One of the things technology has done is to leave a really massive data trail behind that employers can use to say “ewww, no.. icky” when they get your resume and discover some of your college hijinks, and current love of spoilers on your Kia Sorento.
tl;dr I still don’t have a brain, starting writing again after several days 101-103 fever.
What happened to me this week was interesting. I was sick, logged into Facebook to spread my misery, and was greeted with a “hey look what has happened on this day in years past” window. That particular day was the same message I was about to send – sick, sinus misery, etc.
It wasn’t just last year, it was a year before that, two before that, so on down the line. See this is the thing, I didn’t know I had allergies that always happen right before my birthday. That never clicked in my head that my birthdays have usually been underwhelming events because I’m at the end of a nasal twister.
And they hadn’t always been, just since I moved back to the pollen pit that is Nashville after my brief hiatus from lungs full of tree spooge.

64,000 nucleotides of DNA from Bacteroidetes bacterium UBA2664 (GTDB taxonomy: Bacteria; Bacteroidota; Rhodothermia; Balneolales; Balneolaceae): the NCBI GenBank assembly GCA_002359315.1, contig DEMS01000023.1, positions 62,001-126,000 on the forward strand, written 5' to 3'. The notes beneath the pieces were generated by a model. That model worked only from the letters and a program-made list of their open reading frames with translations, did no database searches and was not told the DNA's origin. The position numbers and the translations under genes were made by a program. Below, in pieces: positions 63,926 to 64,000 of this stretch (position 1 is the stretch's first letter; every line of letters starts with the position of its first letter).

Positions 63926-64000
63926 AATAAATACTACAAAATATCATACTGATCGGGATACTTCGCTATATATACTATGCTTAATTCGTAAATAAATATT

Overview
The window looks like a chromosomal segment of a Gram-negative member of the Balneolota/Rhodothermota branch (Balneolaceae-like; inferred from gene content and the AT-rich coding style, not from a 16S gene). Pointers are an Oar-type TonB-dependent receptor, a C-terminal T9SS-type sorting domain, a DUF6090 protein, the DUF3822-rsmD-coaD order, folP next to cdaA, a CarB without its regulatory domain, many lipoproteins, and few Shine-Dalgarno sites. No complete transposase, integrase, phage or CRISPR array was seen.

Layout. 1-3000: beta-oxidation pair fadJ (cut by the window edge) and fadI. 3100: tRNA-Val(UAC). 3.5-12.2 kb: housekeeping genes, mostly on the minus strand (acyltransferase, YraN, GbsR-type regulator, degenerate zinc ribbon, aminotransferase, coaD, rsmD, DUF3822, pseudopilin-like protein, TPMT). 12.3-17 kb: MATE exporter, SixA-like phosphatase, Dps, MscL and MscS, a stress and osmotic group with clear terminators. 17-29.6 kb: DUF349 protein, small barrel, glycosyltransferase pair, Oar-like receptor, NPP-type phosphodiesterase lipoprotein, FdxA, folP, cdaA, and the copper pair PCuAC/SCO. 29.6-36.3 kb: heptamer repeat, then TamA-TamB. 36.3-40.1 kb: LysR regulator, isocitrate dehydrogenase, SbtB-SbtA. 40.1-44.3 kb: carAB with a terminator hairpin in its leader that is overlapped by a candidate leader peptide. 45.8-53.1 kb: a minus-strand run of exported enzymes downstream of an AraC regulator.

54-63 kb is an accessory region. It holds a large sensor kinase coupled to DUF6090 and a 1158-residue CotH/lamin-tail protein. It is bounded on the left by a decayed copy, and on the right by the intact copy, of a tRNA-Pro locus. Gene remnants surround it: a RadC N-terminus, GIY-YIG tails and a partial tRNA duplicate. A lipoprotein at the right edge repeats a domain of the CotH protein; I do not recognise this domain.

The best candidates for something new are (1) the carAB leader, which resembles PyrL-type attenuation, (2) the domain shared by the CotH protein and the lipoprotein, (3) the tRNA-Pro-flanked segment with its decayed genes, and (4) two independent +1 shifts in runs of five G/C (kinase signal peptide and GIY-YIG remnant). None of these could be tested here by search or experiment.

What’s more I managed to piece together from old notes in May what drugs I’d taken, what worked and what had not. Mostly from notes of “oh great, this is making me cough more!” and “nose feels like the desert” I was able to figure out a combo that got me to sleep and to stop coughing.
This is something of a wonder for me. Seriously. Besides being an insomniac (who just got his first sleep study, I highly don’t recommend this from my experience) nothing that’s even been thrown at me quite works right. I’m that 2% of the population that has severe side effects, or things simply don’t work on.
I never have heard the term “trail of personally identifiable information” used in a good context, but for me my trail of sinus misery in May captured and resold to me by Big Facebook at least got me to a point where I knew what to take and when.
That said, keeping your medical woes on a service that sells your data to the highest bidder probably is one of the stupider things I do.